Cause of Dutch air crash still unknown

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THE head of the Dutch team investigating the aircraft accident at Amsterdam's Schiphol airport that killed three people said yesterday that he had 'no idea' why the aircraft crashed during its emergency landing on one engine.

Laura Samuel, a 49-year-old bank cashier from Carmarthen, was one of those who died. Her husband, Denis, suffered concussion and head injuries. The Dutch pilot also died along with a passenger believed to be from Singapore.

Pilot error, further mechanical problems and poor weather are all possible causes.

Ben Groenendijk, of the Netherland's independent Aircraft Accident Inquiry Board, told a news conference at Schiphol Airport: 'These aeroplanes are designed to be able to fly and land on one engine - otherwise they would not be allowed in the air.'

The aircraft, a twin-engine Saab turboprop, turned back 20 minutes into its afternoon flight to Cardiff after the pilot reported an engine fault.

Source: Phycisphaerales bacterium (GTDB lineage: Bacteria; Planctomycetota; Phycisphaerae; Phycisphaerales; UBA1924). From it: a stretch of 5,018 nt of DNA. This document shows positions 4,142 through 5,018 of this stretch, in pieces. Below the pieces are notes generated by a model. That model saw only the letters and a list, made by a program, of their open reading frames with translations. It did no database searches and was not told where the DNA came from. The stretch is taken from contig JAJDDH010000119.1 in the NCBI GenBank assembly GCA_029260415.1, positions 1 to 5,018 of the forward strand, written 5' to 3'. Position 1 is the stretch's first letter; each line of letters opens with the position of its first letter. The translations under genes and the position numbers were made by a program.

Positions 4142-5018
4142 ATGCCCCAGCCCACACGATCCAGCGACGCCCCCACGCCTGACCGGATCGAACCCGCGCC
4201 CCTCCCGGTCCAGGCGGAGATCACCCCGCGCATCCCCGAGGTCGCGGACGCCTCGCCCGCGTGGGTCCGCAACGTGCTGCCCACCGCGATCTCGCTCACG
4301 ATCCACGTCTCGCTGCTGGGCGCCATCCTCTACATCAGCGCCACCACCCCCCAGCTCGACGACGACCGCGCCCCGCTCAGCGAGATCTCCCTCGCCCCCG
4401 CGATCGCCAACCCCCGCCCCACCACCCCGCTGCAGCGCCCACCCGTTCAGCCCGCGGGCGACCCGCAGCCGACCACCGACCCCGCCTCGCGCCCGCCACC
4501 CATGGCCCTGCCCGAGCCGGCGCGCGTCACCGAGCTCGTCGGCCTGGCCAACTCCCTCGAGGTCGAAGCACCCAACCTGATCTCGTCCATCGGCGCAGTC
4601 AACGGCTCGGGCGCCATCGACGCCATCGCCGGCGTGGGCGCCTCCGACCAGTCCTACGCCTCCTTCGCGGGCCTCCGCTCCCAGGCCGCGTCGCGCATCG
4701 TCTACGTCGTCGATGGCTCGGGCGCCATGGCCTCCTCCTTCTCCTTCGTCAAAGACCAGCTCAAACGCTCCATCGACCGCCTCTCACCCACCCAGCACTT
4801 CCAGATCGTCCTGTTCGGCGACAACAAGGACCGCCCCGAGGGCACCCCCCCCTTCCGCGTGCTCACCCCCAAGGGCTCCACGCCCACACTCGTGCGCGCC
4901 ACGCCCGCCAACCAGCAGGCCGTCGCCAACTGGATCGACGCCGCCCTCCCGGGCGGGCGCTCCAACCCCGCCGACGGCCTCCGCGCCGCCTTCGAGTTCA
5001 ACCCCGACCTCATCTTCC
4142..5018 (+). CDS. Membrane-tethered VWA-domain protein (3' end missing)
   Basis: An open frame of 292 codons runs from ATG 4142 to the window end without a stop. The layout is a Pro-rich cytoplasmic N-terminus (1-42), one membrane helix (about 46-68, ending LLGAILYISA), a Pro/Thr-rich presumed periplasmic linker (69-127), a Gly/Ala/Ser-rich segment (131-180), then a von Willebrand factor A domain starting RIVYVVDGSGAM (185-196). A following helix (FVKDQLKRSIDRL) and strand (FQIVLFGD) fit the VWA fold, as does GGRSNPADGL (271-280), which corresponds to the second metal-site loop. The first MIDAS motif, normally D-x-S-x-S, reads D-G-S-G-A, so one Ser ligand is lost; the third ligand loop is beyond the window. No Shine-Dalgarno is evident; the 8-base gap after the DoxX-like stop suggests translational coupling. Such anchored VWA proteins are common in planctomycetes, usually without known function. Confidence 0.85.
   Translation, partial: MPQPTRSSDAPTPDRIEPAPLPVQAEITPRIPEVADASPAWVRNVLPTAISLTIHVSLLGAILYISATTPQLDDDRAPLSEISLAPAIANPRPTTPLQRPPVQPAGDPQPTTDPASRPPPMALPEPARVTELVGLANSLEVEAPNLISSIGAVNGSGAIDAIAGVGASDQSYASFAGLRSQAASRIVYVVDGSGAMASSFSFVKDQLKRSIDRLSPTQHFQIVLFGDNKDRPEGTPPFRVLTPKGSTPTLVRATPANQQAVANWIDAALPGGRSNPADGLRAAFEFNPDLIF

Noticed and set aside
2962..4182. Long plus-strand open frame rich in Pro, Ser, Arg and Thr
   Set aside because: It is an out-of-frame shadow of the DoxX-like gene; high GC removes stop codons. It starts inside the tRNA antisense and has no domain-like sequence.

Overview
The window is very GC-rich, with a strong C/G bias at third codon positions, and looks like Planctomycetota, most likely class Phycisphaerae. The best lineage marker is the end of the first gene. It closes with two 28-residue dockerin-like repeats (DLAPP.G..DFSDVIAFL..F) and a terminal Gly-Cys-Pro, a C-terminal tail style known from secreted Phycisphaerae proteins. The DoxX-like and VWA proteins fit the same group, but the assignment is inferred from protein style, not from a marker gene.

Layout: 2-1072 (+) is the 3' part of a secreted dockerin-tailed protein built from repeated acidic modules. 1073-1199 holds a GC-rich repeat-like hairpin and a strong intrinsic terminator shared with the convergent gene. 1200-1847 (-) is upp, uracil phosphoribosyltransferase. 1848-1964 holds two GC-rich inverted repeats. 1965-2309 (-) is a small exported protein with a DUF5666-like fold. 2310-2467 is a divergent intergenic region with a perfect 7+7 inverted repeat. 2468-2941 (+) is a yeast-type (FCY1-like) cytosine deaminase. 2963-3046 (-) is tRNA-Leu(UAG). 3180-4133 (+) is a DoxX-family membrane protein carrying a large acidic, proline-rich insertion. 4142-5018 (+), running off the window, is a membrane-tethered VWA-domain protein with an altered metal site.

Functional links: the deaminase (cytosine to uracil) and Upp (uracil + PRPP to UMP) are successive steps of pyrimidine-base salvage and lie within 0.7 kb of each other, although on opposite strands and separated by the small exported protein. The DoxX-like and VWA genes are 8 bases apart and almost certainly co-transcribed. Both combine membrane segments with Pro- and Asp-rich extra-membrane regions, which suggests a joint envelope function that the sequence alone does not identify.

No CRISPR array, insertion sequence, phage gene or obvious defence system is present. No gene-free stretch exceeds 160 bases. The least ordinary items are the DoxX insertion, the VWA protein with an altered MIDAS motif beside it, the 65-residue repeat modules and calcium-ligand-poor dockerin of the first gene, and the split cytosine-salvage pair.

'It was not really an emergency, more of a problem,' Mr Groenendijk said. 'Everything was going well on the return but then, at the very final point, things went wrong.'

The aircraft's flight recorders have been recovered and Mr Groenendijk said they would be opened today. But if that data provides no clues, British and American experts may be called.

The inquiry is expected to last two months, unless the flight recorders clear up the many questions raised, such as whether the undercarriage of the aircraft was down as it attempted to land or if the pilot was trying to regain altitude.

Yesterday the shattered fuselage was lifted by crane out of the muddy field where it broke up after its starboard wing touched the ground. The wreck will ne examined for clues.

Investigators have established that a fire-flash reported on impact came when fuel in the wing ignited. Had it not been detached in the crash the 30-second fireball could have engulfed the passengers.

The pilot gave no details to the control tower of the nature of his engine problem as he tried to bring the aircraft back. 'This is a very important thing. We will be studying carefully what the pilot did say,' Mr Groenendijk said.